Testing an application isn’t the easiest thing on earth, it is not the quickest thing either and it may not be the most exciting part of an application development. But that’s just a necessary thing. You can’t take the risk of making your application crash and loose users — and maybe money at the same time. You got to be relaxed when pushing new code edits to your production. Tests exist for this reason and check the non-regression of your application. If your tests pass (and you wrote good tests, which is another whole and huge topic), you’ll be way more confident about sending new features and bugfix to your production without the fear of breaking everything.
We can roughly find three main types of tests when creating application:
- Unit tests, which consists in testing little snippets of codes, like functions or maybe classes. It doesn’t involve anything more than the executed code and you mock external dependencies like the database by creating fake datasets (in the test code for example) just for those tests. They are really fast to execute ;
- Functional tests, which test in general a feature in its globality, without having to worry on how things are done internally. A common use case of functional tests is API testing: you check that by calling a specific API URL with specific arguments, you’ll have a determined response from it. They have generally external dependencies with a database running. That’s why they can be sometimes a bit slow to execute, and most of the time way slower than unit tests ;
It is alway a matter of compromises: do you prefer to write tests super quickly but that only assure some code parts are fully working, or long and heavy tests that check a whole workflow and user path and that all buttons are at the right place? There is no good answer to this question and it is often a mix of these three ones.
So, what is actually Panther?
Symfony’s Panther belongs to the third category of tests. Created by Kévin Dunglas, with its version 1.0 released in February 2021, Panther is a standalone library to do end-to-end testing. Even if the library is described as “a browser testing and web scraping library for PHP and Symfony”, you can use it smoothly within any PHP application.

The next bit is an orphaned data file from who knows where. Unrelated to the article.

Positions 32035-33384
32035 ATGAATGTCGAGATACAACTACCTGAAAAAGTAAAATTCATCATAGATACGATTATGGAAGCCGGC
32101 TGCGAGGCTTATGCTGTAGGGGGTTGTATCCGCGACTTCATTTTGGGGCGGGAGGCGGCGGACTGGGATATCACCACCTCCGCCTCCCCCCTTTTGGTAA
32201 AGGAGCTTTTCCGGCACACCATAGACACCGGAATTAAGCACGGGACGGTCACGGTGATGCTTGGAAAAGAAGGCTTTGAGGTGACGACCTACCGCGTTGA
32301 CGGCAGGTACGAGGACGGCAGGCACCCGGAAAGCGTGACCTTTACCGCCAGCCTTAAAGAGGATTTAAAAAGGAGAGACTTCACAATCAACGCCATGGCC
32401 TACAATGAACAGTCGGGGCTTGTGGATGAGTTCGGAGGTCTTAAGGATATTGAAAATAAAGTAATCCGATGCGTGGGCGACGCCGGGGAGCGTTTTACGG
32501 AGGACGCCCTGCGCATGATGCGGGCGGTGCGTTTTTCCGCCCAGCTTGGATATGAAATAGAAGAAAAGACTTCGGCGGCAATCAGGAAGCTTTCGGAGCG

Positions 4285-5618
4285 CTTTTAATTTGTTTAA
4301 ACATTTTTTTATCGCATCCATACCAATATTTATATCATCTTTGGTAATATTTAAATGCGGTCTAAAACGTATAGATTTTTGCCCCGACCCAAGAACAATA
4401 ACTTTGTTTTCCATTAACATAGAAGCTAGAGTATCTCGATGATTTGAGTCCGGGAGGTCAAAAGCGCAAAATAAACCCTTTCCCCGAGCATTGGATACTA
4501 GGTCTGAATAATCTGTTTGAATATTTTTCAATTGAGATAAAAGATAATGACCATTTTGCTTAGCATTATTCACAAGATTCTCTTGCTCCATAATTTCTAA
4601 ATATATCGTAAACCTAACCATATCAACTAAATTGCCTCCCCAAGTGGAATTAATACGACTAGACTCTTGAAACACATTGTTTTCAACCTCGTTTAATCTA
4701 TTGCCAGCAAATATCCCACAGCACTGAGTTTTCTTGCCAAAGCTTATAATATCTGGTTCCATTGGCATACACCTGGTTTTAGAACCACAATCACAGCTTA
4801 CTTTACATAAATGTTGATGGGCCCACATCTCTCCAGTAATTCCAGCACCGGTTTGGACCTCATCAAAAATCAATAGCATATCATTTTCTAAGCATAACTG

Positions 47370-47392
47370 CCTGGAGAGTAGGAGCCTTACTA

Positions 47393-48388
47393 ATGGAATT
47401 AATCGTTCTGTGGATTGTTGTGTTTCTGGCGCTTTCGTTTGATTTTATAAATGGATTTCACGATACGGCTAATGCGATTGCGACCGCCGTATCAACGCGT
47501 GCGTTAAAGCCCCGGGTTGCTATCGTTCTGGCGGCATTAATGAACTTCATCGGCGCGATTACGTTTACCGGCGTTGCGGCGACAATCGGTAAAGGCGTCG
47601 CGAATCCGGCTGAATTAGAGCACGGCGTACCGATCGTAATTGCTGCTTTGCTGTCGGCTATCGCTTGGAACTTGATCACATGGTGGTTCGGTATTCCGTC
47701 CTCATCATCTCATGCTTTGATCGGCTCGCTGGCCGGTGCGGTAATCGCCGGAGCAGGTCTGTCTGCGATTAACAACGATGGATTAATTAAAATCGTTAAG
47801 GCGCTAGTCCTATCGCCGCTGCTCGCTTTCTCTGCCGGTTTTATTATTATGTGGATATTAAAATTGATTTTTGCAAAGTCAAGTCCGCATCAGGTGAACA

It’s syntax looks a lot like unit testing with PHPUnit. First good point: if you’re accustomed to write unit tests with PHPUnit, you won’t be out of place. If you want a bit more about exciting features Panther is capable of, here are a few directly taken from Panther’s Github:
- Take screenshots whenever you want and need, which is a must when setting up a CI or writing tests ;
- Ability to wait for asynchronously loaded elements ;
- All latest innovations embedded in Chrome and Firefox will always be present in Panther.
Just a few words on the last point. How is it possible? Well, the World Wide Web Consortium (W3C) is currently working on a standardized interface called WebDriver, to allow web browser to be automated and remote-controlled. As it is going to be a web standard, we’ll see more and more web browser supporting this interface in the future. Chrome and Firefox already implement this interface, which allows Panther to use full features of them.
What are its features?
As said earlier, if you’re familiar with PHPUnit tests, you’re pretty good, as it is the same syntax. Same story if you already did functional tests thanks to Symfony and its WebTestCases. The syntax is exactly the same. The reason is simple: Panther is an extension to PHPUnit and defined a PantherTestCase to expose some new assertions especially built for the occasion. “Classic” PHPUnit assertions are obviously still available. Among those new ones, we’ll find some to:
- Assert the page title ;
- Assert a selector exists, is enabled, contains something, is visible ;
- Assert attributes ;
- Wait for a node to be visible or not ;
- Wait for a node to have a certain attribute or content value ;
- And many more!
Dozens are available. So yeah, asserting is great, but interacting with the page is also super cool. Panther allows you to easily:
- Fill in and submit forms ;
- Click on links ;
- Take a screenshot in one line of code ;
- Access browser’s console ;
- And many more, again!
How does it look like?
To show you the look-and-feel of Panther and how to use it, here is a code snippet (a bit cleaned) for the documentation:
Don’t you have the impression we’re doing unit tests here? I personally love it. No need to learn a new syntax or language to create end-to-end tests if you’re used to PHP unit tests.
Internally, Panther itself will start a PHP server to execute the test. But that’s not mandatory thing, as you can pass to Panther an external base URI if you want to. This way, the internal PHP server won’t be started.
Even if the library is limited on some points, Panther is offering a fresh, clean and efficient way to create end-to-end tests in any PHP application. The documentation on the Github page of it is really complete and will help you to go further. What I mean is you’ll get complete examples on how to include it in your CI, with snippets for Github Actions, Travis, Gitlab and AppVeyor. You’ll also find everything you need about integrating Panther in a Docker container.
Another amazing feature to finish this article? It is fully compatible and designed to work with real-time technologies like Mercure and WebSockets!